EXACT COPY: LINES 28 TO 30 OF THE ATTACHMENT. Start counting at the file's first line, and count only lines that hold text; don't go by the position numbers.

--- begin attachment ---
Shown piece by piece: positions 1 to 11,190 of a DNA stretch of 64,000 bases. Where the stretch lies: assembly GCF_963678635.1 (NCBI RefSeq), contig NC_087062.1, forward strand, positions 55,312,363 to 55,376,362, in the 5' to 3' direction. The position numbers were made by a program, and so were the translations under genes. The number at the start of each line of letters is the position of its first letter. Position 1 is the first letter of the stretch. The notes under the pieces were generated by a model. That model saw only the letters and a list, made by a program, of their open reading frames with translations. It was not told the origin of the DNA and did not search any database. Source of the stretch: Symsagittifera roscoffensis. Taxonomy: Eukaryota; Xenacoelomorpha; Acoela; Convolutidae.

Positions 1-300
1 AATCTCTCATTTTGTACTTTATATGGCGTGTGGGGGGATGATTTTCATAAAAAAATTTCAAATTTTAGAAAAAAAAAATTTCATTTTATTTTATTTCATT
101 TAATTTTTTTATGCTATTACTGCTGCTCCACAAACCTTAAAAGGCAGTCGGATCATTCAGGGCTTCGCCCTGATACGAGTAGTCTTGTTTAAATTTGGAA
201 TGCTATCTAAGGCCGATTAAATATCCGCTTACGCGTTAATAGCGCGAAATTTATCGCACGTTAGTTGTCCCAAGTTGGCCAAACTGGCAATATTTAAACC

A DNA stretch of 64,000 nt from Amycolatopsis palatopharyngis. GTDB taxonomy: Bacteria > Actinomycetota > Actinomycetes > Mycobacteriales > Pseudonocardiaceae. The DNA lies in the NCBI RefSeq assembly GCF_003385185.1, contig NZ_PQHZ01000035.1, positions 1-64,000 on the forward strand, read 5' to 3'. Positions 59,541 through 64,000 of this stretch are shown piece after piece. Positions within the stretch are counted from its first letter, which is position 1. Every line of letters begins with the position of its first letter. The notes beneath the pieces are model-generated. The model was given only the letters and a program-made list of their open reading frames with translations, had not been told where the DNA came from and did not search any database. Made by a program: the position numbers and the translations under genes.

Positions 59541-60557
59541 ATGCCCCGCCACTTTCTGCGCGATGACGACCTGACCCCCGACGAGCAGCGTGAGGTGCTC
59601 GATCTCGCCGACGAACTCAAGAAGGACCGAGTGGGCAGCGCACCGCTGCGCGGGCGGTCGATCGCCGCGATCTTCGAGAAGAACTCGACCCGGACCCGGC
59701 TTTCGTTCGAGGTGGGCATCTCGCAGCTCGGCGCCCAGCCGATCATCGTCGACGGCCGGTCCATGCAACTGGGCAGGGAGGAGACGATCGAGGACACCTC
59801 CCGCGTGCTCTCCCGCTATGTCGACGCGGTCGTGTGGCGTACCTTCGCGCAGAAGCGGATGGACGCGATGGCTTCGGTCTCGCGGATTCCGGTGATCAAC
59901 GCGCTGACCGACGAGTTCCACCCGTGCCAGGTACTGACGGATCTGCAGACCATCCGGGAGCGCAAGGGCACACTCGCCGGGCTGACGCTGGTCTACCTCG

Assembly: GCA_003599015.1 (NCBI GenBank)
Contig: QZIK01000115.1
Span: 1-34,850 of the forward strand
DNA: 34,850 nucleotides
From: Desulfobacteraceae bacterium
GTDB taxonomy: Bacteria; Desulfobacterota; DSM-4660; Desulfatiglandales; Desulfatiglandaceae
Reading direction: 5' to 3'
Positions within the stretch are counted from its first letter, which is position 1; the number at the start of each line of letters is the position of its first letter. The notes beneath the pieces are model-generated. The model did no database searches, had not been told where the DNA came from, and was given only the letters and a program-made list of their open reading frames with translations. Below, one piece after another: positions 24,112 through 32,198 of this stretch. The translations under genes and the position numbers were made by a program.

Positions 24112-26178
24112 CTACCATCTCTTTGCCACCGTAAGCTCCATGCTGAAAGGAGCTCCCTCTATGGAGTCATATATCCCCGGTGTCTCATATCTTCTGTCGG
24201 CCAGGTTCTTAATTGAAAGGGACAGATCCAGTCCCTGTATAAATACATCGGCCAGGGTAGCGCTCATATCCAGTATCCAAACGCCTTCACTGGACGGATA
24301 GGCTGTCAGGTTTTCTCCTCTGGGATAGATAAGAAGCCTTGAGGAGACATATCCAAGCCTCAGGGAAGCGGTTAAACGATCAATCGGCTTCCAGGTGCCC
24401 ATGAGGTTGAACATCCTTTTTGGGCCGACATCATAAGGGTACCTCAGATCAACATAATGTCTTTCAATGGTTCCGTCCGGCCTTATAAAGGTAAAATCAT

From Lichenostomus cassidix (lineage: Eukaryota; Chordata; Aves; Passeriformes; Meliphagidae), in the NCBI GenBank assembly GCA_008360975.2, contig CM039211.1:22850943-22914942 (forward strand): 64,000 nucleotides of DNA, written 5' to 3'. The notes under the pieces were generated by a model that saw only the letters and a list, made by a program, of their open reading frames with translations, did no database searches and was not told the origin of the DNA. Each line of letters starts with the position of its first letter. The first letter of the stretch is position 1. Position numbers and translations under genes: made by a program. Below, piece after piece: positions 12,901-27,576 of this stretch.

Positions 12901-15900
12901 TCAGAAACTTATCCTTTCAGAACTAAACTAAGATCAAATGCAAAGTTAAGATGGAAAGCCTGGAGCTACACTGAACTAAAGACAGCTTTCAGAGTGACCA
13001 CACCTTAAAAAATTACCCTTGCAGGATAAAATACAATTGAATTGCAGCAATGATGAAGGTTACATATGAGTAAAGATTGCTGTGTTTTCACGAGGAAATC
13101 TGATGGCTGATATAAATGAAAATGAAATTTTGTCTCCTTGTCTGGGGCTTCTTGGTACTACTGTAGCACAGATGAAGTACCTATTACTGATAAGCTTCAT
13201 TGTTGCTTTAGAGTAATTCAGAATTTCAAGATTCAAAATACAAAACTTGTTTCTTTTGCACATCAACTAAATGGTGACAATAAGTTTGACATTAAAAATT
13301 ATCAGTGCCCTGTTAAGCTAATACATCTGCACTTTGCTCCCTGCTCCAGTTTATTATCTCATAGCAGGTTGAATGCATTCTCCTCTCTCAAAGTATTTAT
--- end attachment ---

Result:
12901 TCAGAAACTTATCCTTTCAGAACTAAACTAAGATCAAATGCAAAGTTAAGATGGAAAGCCTGGAGCTACACTGAACTAAAGACAGCTTTCAGAGTGACCA
13001 CACCTTAAAAAATTACCCTTGCAGGATAAAATACAATTGAATTGCAGCAATGATGAAGGTTACATATGAGTAAAGATTGCTGTGTTTTCACGAGGAAATC
13101 TGATGGCTGATATAAATGAAAATGAAATTTTGTCTCCTTGTCTGGGGCTTCTTGGTACTACTGTAGCACAGATGAAGTACCTATTACTGATAAGCTTCAT